Washington (CNN) -- House Republicans took two significant swings at former IRS official Lois Lerner on Wednesday, voting to refer her to the Justice Department for criminal prosecution and releasing previously confidential documents related to her role in the tax agency’s targeting of conservative groups.
Those documents indicate she paid specific attention to the Karl Rove-founded group Crossroads GPS and at one point mentioned or joked about taking a job with the pro-Obama group Organizing for America.
“This is so important that I think the public has a right to know,” House Ways and Means Chairman Dave Camp told reporters after the committee’s 23-14 vote. “We have a right to oversee the IRS and hold them accountable.”
Lerner ran the IRS office that determined whether organizations could get tax-exempt status. She stepped down last year after an inspector general’s report found the division used “inappropriate” criteria in separating out applications, including the phrase “tea party.” Democrats have pointed out that the term “progressive” was also used in some BOLO or “be on the lookout” notices inside the agency.
Republicans see Lerner as central in their investigation, especially on the question of whether the White House had a role in the targeting, and have long pushed for more information and documents to be made public about her.
They managed to do that themselves on Wednesday by using a rarely invoked piece of tax law and Congressional power.
Under the tax code, the Ways and Means chairman is one of only three Congressional officials who can access confidential taxpayer information. In that role, Camp has seen confidential files in the case which contain specific information about taxpayer groups. Camp says those files raise more suspicions against Lerner and wanted them to be released. The law allows that if the committee reports the information to the full House of Representatives.
To set up that move, the Ways and Means Committee planned to meet behind closed doors Wednesday. But tension rose before the executive session began, when the top Democrat on the committee, Sander Levin of Michigan, opposed the closed session in a loud voice.
“Chill out,” Camp responded.
“I am very chilled out,” Levin retorted.
Two hours later, staff unlocked the doors and the committee voted along party lines to send the Justice Department a letter of prosecution referral. The document alleges that Lerner misled investigators, put confidential taxpayer information at risk and used her power to improperly block conservative groups.
The letter itself is largely symbolic. The committee cannot force action by DOJ and the agency indicated the letter does not change the status of Lerner’s case.
“As the Department has repeatedly confirmed, there is already an active, ongoing investigation into the IRS’s handling of applications by tax-exempt organizations,” said Justice Department spokeswoman Emily Pierce. “It remains a high priority of the Department. We will review the letter once we receive it and take it under consideration.”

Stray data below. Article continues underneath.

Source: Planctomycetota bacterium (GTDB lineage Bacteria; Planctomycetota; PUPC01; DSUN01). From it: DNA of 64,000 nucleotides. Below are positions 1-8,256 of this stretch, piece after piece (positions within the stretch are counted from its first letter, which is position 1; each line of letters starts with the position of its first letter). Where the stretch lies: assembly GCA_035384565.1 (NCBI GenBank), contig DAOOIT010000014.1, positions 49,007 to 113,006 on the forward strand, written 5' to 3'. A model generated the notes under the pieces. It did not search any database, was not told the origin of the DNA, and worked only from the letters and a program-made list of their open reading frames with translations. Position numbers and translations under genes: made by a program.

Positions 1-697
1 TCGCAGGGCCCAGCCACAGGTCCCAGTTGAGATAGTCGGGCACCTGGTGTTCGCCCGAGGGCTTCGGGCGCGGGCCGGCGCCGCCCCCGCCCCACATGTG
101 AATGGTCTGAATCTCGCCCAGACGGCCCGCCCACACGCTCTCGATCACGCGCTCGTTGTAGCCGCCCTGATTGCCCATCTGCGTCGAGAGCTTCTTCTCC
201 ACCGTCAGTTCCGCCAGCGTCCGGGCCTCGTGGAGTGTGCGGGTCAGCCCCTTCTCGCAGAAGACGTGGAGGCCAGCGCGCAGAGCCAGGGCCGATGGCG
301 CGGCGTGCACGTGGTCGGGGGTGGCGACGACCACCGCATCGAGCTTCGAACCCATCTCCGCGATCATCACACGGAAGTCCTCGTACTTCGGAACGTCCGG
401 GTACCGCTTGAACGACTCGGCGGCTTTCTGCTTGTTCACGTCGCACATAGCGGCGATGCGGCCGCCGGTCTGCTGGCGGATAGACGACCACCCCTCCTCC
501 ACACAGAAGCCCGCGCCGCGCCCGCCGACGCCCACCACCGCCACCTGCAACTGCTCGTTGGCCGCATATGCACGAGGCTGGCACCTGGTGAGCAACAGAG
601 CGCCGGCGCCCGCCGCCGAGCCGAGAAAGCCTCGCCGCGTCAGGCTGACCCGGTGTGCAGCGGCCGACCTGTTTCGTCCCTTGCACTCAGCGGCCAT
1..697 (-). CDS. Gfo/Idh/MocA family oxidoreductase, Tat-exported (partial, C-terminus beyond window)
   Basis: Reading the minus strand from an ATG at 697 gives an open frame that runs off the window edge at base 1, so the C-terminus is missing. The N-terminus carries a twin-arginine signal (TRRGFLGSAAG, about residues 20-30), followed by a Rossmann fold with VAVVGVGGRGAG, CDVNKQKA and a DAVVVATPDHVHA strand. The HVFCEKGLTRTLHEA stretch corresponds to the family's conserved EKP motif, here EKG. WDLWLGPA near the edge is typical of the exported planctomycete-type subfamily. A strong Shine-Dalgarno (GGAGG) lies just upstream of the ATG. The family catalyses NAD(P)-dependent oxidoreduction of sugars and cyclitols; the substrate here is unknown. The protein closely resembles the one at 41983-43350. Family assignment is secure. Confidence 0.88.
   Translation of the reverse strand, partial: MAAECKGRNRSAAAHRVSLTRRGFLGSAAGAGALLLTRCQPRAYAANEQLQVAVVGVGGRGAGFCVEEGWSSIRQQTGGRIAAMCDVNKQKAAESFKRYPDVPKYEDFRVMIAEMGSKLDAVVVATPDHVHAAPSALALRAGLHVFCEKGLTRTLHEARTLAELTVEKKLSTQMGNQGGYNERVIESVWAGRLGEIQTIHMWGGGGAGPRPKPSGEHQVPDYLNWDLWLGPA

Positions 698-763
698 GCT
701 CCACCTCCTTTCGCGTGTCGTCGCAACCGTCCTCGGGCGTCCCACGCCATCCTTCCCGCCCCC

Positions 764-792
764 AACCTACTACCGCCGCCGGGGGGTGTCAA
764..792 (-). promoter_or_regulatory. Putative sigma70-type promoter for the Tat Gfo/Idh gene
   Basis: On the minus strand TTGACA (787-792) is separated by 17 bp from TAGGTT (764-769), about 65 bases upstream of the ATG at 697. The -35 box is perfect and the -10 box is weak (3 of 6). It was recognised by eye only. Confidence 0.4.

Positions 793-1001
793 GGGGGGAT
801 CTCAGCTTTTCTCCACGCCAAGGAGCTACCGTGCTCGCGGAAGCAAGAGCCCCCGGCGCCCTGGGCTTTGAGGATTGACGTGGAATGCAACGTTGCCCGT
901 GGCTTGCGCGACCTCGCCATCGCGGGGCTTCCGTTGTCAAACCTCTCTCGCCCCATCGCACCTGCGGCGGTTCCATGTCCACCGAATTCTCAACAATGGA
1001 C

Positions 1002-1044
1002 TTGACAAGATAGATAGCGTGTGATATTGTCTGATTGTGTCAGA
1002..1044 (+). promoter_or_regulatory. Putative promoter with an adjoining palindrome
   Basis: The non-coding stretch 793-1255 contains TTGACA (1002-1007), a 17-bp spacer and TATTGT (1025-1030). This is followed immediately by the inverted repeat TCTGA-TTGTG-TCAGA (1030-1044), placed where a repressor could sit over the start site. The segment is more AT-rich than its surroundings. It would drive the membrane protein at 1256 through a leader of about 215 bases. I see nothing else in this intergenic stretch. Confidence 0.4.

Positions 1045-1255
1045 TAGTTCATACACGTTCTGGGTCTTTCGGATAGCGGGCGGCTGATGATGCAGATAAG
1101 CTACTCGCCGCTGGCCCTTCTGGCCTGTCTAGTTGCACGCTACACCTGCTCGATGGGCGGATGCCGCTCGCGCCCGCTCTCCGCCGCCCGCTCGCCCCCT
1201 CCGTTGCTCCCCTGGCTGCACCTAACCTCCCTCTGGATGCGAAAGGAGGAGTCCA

Regardless of the investigation, the committee by voting to send the missive officially reported the information in the letter to the full House of Representatives and allowed staff to then release 80 pages of related but previously confidential information.
Those documents include discussion by Lerner and others of how the agency should handle Crossroads GPS, the organization founded by Republican political consultant Karl Rove.
“The organization at issue is Crossroads GPS, which is on the top of the list of c4 spenders in the last two elections.” Lerner wrote in a January 2013 e-mail the committee released Wednesday. “C4” is a reference to the section of the tax code which makes community and civic organizations tax exempt.
Another page in the document packet shows that Lerner was considering the status of Organizing for Action, or OFA, an outgrowth of President Obama’s Organizing for America.
“Has (the application for) this org actually come in?” Lerner wrote in January 2013, responding to a news article about the organization. “We need to be careful to make sure we are comfortable.”
The released e-mails don’t give context on what Lerner meant by “comfortable,” but do indicate she was warm to the organization.
After a staffer mentioned that OFA will have a DC office, Lerner e-mailed back, “Oh-maybe I can get the DC office job!” The staffer then forwarded Lerner’s words to a third colleague at the IRS asking, “Retirement talk?”
Lerner’s attorney did not respond to specific documents or details released Wednesday but strongly criticized the vote and Republican move overall.
“This is just another attempt by Republicans to vilify Ms. Lerner for political gain,” William Taylor wrote in a statement. “Ms. Lerner has done nothing wrong.”
Democrats on the committee also criticized Republicans, saying that the committee letter to the Justice Department was politically motivated to support a key conservative group.
“I think this is the Karl Rove letter,” said Rep. Lloyd Doggett, Democrat of Texas.
Levin’s office stressed that the last time the committee disclosed confidential information was four decades ago, when it released a report about then President Richard Nixon’s taxes.
“This is unprecedented since 1974.” Levin said.
Camp did not respond directly when asked if the vote was political theater but said that the IRS targeting was itself unprecedented.
The committee’s vote comes one day before Republicans on the House Oversight Committee plan a vote to hold Lerner in contempt of Congress for refusing to testify. Lerner has repeatedly asserted her Fifth Amendment right against self-incrimination, but Oversight Chairman Darrell Issa of California believes she waived that right when she read a statement to the committee.
CNN Senior Producer Kevin Bohn and Justice Reporter Evan Perez contributed to this story